'Yes, he would': Fiona Hill discusses Vladimir Putin using nuclear weapons
Fiona Hill, the former Senior Director for Europe and Russia at the United States National Security Council, believes that Russian President Vladimir Putin’s increasingly erratic and emotional thundering should be taken seriously. This includes his escalating threats to use nuclear weapons, Hill said in an interview with Politico on Monday.
Putin’s invasion of Ukraine is the most significant military operation in Europe since World War II. And Hill believes that the third global conflict has already begun.
“Sadly, we are treading back through old historical patterns that we said that we would never permit to happen again,” Hill told Politico Senior Editor Maura Reynolds.
“Ukraine has become the front line in a struggle, not just between democracies and autocracies but in a struggle for maintaining a rules-based system in which the things that countries want are not taken by force,” Hill said. “Every country in the world should be paying close attention to this.”
Hill said that Putin’s recent behavior suggests that he is in a precarious mental state.
“Putin is usually more cynical and calculated than he came across in his most recent speeches. There’s evident visceral emotion in things that he said in the past few weeks justifying the war in Ukraine,” she explained. “The pretext is completely flimsy and almost nonsensical for anybody who’s not in the echo chamber or the bubble of propaganda in Russia itself. I mean, demanding to the Ukrainian military that they essentially overthrow their own government or lay down their arms and surrender because they are being commanded by a bunch of drug-addled Nazi fascists? There’s just no sense to that. It beggars the imagination.”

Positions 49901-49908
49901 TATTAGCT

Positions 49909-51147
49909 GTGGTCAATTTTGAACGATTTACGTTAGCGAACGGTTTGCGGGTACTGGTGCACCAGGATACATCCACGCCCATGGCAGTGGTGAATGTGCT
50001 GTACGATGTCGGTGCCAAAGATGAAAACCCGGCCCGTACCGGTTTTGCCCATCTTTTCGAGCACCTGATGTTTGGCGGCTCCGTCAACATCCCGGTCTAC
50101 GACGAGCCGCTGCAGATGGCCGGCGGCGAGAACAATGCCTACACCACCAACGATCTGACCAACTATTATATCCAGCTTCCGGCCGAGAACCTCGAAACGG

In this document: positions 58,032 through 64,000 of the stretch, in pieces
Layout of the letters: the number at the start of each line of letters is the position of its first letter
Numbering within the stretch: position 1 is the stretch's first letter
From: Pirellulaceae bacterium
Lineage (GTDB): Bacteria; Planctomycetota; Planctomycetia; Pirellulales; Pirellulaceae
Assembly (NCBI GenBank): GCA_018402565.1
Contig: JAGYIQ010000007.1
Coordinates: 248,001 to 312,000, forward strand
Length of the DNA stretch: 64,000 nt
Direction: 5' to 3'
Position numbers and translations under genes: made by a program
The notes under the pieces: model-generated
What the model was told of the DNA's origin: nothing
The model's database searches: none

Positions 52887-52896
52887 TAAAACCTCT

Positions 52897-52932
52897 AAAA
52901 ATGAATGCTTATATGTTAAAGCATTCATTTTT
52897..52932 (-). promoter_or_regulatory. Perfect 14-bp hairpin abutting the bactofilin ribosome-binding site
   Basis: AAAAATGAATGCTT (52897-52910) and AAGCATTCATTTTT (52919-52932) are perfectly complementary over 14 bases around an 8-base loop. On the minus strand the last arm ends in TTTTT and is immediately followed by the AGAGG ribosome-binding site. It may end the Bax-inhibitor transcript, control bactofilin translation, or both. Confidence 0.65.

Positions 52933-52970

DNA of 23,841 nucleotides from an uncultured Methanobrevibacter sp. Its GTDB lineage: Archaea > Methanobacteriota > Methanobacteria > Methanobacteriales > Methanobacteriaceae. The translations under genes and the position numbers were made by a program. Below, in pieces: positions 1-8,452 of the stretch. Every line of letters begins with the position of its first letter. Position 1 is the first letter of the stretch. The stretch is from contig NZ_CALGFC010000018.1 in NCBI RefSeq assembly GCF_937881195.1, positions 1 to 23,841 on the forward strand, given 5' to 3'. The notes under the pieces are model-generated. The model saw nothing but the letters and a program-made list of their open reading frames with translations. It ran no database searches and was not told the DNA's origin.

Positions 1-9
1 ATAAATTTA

Putin, Hill continued, is “not looking so great, he’s been rather puffy-faced. We know that he has complained about having back issues. Even if it’s not something worse than that, it could be that he’s taking high doses of steroids, or there may be something else. There seems to be an urgency for this that may be also driven by personal factors.”
Hill added that while the risk of a nuclear confrontation between Russia and the West remains an unlikely scenario that it is “important not to have any illusions” about how far Putin will go to get what he wants – or, more ominously, if he does not. That includes the potential deployment of atomic bombs, with which Putin has been taunting the West.
“Every time you think, ’No, he wouldn’t, would he?’ Well, yes, he would,” Hill said. “And he wants us to know that, of course. It’s not that we should be intimidated and scared…. We have to prepare for those contingencies and figure out what is it that we’re going to do to head them off.”
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